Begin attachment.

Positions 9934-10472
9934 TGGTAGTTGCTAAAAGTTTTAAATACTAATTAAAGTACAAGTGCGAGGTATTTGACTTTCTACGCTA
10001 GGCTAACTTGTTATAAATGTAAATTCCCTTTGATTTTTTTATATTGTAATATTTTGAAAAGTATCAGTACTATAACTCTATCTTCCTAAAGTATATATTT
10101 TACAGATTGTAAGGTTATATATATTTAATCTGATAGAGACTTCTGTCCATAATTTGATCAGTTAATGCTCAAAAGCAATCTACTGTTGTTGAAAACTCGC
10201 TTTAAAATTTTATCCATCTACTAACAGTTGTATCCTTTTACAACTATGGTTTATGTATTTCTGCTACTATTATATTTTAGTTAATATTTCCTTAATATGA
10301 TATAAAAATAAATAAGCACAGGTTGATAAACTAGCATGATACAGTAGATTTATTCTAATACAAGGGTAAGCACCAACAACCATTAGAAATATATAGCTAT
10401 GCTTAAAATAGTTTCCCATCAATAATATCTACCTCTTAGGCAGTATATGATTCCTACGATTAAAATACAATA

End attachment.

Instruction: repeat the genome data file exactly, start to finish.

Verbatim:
Positions 9934-10472
9934 TGGTAGTTGCTAAAAGTTTTAAATACTAATTAAAGTACAAGTGCGAGGTATTTGACTTTCTACGCTA
10001 GGCTAACTTGTTATAAATGTAAATTCCCTTTGATTTTTTTATATTGTAATATTTTGAAAAGTATCAGTACTATAACTCTATCTTCCTAAAGTATATATTT
10101 TACAGATTGTAAGGTTATATATATTTAATCTGATAGAGACTTCTGTCCATAATTTGATCAGTTAATGCTCAAAAGCAATCTACTGTTGTTGAAAACTCGC
10201 TTTAAAATTTTATCCATCTACTAACAGTTGTATCCTTTTACAACTATGGTTTATGTATTTCTGCTACTATTATATTTTAGTTAATATTTCCTTAATATGA
10301 TATAAAAATAAATAAGCACAGGTTGATAAACTAGCATGATACAGTAGATTTATTCTAATACAAGGGTAAGCACCAACAACCATTAGAAATATATAGCTAT
10401 GCTTAAAATAGTTTCCCATCAATAATATCTACCTCTTAGGCAGTATATGATTCCTACGATTAAAATACAATA